Why do disruptive selection pressures tend to favor rapid evolutionary changes?
a. They result in sudden gene frequency changes. b. They eliminate extreme genetic traits. c. They select for one variation of a genetic trait. d. They result in environmental adaptation.
is the right answer
The disruptive selection which is also known as diversifying selection tends to favor rapid evolutionary changes due to sudden changes in gene frequency. On this changes, the populations are divided into 2 distinct groups.
The correct answer is a. They result in sudden gene frequency changes.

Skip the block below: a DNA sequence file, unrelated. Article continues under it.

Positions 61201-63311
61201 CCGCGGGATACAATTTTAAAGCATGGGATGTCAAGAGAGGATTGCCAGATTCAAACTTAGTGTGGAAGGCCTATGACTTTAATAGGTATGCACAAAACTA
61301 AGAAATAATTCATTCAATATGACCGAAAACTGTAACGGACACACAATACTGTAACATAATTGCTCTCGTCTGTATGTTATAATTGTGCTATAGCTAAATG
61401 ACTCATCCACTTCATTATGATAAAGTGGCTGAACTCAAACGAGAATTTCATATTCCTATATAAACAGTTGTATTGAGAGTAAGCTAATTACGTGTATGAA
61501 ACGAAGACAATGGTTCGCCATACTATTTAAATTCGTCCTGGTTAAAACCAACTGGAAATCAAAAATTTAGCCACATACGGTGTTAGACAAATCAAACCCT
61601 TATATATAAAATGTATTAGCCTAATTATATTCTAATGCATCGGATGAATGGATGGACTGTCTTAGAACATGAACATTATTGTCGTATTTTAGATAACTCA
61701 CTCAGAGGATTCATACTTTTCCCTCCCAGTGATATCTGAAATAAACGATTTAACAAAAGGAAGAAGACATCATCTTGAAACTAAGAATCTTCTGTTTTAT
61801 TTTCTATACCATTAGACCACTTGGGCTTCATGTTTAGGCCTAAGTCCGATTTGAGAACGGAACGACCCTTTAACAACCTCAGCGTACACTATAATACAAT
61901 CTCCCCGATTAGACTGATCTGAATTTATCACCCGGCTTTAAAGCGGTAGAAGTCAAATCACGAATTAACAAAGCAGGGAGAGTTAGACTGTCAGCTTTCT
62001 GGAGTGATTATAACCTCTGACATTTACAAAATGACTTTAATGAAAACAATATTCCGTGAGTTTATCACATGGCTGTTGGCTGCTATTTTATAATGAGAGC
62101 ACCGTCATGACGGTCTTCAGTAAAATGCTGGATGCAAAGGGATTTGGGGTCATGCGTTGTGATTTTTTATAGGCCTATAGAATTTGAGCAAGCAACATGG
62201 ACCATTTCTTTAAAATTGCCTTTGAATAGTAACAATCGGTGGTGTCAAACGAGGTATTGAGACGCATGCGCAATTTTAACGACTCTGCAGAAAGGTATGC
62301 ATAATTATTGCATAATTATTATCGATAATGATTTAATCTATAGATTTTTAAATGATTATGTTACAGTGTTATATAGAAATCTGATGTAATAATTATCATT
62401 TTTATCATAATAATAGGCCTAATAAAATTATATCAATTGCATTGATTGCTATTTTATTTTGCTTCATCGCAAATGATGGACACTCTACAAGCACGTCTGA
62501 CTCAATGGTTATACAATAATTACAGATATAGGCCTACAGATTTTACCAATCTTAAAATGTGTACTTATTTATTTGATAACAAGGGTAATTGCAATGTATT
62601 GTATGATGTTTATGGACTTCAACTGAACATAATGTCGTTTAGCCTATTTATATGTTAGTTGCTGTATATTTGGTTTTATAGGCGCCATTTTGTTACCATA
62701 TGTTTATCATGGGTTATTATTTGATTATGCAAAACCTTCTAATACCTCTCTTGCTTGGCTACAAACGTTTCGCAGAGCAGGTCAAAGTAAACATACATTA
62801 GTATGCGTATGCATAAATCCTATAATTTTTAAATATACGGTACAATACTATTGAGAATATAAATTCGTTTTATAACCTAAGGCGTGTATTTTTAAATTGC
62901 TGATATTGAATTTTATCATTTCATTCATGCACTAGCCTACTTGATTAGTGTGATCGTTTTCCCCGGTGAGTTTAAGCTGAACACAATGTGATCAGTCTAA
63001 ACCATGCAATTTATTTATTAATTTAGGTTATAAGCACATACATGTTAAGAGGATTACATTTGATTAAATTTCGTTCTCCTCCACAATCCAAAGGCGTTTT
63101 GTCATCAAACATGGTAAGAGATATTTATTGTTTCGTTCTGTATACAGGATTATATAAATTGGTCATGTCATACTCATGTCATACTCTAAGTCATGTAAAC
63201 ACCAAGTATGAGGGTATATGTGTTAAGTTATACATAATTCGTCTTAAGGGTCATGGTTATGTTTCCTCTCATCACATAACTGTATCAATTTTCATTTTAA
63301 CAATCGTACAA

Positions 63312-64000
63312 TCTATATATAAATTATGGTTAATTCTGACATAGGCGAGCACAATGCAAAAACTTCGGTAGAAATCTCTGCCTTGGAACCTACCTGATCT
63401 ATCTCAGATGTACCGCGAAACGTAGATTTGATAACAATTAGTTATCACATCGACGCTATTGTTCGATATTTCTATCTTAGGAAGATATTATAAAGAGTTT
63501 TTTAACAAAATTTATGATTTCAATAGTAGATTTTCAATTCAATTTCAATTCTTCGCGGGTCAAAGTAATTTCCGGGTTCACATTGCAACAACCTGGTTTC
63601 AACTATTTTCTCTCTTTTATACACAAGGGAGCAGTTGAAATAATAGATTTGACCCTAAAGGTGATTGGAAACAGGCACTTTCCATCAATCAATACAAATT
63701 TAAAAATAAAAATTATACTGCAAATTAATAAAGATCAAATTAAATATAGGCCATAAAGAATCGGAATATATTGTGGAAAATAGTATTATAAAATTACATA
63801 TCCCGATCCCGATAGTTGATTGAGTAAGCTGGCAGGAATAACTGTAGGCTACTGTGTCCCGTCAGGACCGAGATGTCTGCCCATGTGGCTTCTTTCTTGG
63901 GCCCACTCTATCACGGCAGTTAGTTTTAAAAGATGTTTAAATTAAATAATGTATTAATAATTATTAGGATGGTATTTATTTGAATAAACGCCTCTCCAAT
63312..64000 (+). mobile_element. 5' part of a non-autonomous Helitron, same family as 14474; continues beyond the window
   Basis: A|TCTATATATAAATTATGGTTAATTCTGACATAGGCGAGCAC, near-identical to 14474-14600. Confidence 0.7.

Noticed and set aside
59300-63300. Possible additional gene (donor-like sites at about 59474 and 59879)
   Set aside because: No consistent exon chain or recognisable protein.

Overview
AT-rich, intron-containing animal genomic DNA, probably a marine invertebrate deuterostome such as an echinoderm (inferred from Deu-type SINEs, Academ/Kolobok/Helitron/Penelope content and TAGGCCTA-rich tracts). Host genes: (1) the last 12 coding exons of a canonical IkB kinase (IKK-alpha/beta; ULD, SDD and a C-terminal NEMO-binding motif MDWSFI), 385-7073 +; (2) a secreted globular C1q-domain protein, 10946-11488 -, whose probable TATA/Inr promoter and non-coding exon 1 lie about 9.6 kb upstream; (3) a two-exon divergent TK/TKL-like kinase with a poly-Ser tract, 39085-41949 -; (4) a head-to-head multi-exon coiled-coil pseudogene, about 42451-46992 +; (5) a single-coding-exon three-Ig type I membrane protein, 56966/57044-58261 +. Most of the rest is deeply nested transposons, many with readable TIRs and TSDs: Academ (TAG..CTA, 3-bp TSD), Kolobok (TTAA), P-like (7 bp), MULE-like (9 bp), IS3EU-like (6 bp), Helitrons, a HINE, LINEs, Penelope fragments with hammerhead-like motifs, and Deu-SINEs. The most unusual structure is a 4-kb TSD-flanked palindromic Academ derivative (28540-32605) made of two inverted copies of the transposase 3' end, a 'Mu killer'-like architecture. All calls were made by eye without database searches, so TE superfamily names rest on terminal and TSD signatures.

The evolution of life, its diversity, is reduced to the processes of microevolution or speciation. But not all evolutionary processes in populations end with the formation of a new species. Disruptive selection is a type of natural selection that selects against the average individual in a population. The composition of this type of population would show phenotypes (individuals with groups of traits) of both extremes but with very few individuals in between. Disruptive selection tends to increase intra-population variability and, to this end, favors individuals at both ends of the phenotypic distribution, that is, as a final result there is a break in two different populations, which can lead to speciation.
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